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An NFL Players Association statement that no "formal investigation" has been launched against Miami Dolphins guard Richie Incognito as it relates to harassment of teammate Jonathan Martin is directly related to the failure of Martin to file a formal complaint, sources told ESPN.
Martin has not filed a formal complaint because he fears retribution, primarily from Incognito, sources told ESPN.
Martin left the team earlier in the week after an incident.
However, sources tell ESPN that the matter is absolutely under review and preliminarily identifies Incognito as an alleged offender in multiple incidents of possible harassment and bullying over the past two seasons, with Martin not the only victim.
Incognito took to Twitter on Sunday, stating that he wants his "name cleared." He called the reports "false speculation" and "slander" and said ESPN was hiding behind sources "who are not man enough to put their name behind the BS you report."
@AdamSchefter Enough is enough If you or any of the agents you sound off for have a problem with me, you know where to find me #BRINGIT— Richie incognito (@68INCOGNITO) November 3, 2013
Sources told ESPN that one of the significant allegations being reviewed is that Incognito got Martin to contribute $15,000 to help finance a trip to Las Vegas by a group of Dolphins last summer, even though Martin preferred not to travel with the group.
Sources told ESPN that one of the significant allegations being reviewed is that Incognito, pictured, got Martin to contribute $15,000 to help finance a trip to Las Vegas by a group of Dolphins last summer, even though Martin preferred not to travel with the group. Rather than go, Martin simply gave Incognito the $15,000, sources told ESPN, fearing the consequences if he did not hand over the money.
Rather than go, Martin simply gave Incognito the $15,000, sources told ESPN, fearing the consequences if he did not hand over the money.
One source said there are other instances of intimidation, captured in text messages and at least one demeaning voice mail. Martin's recent reported text communications with Incognito that indicated he did not hold the guard responsible for his absence also were sent in the same spirit of fearing retribution, sources told ESPN.
The Dolphins are trying to put out the fire behind the scenes. Coach Joe Philbin, who said he takes bullying quite seriously, was unsuccessful in an effort to persuade Martin's father, Gus, to issue a joint statement that the team and the family will work together to resolve the issues, sources told ESPN.
The Dolphins did issue a statement Sunday morning, refuting the reports of bullying and claiming that there is open communication between the team and Martin.
"The Miami Dolphins, including Coach Joe Philbin and Jonathan's teammates, have been in communication with Jonathan and his family since his departure from the club and continue to be in contact," the Dolphins said in the statement. "Our primary concern for Jonathan is his overall health and well-being. As an organization, we take any accusations of player misconduct seriously. The notion of bullying is based on speculation and has not been presented to us as a concern from Jonathan or anyone else internally. The reports that the NFLPA is investigating our players are inaccurate.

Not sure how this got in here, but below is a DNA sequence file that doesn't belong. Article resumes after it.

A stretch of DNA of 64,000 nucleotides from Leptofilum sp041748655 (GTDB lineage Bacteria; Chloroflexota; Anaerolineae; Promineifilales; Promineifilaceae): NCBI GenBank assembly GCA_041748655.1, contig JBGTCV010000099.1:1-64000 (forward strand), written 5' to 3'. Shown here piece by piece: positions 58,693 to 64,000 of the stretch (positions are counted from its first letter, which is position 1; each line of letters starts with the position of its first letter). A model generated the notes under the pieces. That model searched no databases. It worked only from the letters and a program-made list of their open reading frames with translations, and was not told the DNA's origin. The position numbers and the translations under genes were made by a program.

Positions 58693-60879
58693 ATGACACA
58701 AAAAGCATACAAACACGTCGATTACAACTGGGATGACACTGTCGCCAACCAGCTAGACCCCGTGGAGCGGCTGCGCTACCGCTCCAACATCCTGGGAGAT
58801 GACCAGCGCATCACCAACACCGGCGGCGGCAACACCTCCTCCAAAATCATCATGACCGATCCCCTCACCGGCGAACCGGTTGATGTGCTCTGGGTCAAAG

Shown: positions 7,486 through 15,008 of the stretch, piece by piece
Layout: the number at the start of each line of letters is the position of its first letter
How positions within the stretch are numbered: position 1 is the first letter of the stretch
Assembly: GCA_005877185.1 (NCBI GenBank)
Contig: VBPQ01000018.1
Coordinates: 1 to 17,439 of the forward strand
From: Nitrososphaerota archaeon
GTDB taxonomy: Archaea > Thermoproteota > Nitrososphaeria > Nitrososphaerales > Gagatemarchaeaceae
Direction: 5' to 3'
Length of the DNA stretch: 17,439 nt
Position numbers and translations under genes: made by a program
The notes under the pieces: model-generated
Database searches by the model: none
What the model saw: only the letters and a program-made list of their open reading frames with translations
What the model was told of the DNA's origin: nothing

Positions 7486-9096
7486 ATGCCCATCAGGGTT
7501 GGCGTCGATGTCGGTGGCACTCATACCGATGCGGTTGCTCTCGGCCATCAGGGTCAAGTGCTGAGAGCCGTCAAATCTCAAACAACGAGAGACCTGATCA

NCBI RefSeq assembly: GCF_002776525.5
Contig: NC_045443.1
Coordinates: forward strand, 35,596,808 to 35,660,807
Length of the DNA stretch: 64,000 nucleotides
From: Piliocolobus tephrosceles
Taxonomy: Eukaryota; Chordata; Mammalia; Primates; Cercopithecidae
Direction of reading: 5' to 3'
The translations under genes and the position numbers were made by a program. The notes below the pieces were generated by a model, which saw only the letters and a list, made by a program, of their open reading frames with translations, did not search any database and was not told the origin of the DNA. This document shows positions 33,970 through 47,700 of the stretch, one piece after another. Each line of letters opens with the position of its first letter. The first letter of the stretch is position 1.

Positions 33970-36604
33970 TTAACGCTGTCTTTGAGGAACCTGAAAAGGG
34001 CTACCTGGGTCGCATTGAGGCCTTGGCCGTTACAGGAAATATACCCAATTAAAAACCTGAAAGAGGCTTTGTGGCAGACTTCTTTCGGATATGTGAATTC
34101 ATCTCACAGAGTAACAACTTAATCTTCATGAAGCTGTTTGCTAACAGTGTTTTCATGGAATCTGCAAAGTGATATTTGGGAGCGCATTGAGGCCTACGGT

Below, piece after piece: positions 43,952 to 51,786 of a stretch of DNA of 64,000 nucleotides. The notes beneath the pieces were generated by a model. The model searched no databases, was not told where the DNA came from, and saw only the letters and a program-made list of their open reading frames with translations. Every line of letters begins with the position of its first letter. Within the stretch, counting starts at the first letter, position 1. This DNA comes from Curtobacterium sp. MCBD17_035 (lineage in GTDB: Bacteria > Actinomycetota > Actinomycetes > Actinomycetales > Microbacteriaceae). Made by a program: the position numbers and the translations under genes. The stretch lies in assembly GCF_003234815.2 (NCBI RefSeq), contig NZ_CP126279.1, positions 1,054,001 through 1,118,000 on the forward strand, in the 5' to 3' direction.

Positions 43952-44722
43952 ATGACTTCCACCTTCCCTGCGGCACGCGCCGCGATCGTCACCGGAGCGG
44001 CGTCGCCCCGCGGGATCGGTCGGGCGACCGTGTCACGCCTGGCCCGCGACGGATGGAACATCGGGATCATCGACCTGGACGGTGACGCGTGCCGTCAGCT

"Additionally, the NFL offered its assistance during this time, which we appreciated and gladly accepted. We will continue to make Jonathan's health and well-being a focus as we do with all of our players."
|Jonathan Martin left the Dolphins last week after reportedly being bullied by teammates.|
Martin's father and mother, Jane-Howard Martin, were not pleased with the suggestion from one high-ranking Dolphins official that Incognito is getting a bum rap and that Martin has been unable to discern the difference between traditional hazing and real workplace abuse.
When Martin returns to the Dolphins, or football, remains in question. He certainly wants to, but not under the same work conditions that have existed in the Dolphins organization, sources told ESPN. He has been under psychiatric care and counseling.
The Dolphins must make a decision by Tuesday at 4 p.m. ET on whether to carry Martin on the active roster, which means he would get paid, or place him on the non-football illness list, which means he might not get paid and would potentially lose service time that counts toward being a vested veteran eligible for post-career benefits.
Martin's attorneys and the union are monitoring his roster status, and Martin wants assurance that if and when he does return, it will be a safe workplace environment.
An NFL spokesman said the league is always interested in information that would violate the league's workplace policies.